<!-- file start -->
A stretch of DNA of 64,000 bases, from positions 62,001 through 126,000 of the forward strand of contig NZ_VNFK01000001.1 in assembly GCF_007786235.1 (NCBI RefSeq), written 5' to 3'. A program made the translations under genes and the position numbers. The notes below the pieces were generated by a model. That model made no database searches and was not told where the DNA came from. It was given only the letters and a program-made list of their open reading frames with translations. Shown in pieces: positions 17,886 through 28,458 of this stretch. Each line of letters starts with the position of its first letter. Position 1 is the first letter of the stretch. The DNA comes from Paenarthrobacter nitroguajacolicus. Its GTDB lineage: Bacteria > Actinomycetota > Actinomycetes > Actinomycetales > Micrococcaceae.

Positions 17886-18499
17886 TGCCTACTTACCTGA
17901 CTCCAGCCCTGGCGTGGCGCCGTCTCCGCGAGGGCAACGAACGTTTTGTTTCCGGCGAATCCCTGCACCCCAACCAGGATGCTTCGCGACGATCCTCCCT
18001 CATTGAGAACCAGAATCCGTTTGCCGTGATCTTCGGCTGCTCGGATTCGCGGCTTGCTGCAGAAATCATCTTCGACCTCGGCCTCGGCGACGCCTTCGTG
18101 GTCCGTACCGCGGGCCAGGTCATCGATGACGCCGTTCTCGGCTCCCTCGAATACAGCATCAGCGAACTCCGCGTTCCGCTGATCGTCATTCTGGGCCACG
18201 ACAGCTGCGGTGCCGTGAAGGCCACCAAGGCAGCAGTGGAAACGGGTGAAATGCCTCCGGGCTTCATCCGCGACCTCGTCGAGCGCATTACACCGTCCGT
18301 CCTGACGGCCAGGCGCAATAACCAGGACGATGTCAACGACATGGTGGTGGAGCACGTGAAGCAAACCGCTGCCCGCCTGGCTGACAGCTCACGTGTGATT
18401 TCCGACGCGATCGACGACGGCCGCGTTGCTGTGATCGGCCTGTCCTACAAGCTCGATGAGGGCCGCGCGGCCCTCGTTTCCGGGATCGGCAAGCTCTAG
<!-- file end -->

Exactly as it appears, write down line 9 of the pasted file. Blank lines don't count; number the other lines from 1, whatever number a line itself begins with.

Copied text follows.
18401 TCCGACGCGATCGACGACGGCCGCGTTGCTGTGATCGGCCTGTCCTACAAGCTCGATGAGGGCCGCGCGGCCCTCGTTTCCGGGATCGGCAAGCTCTAG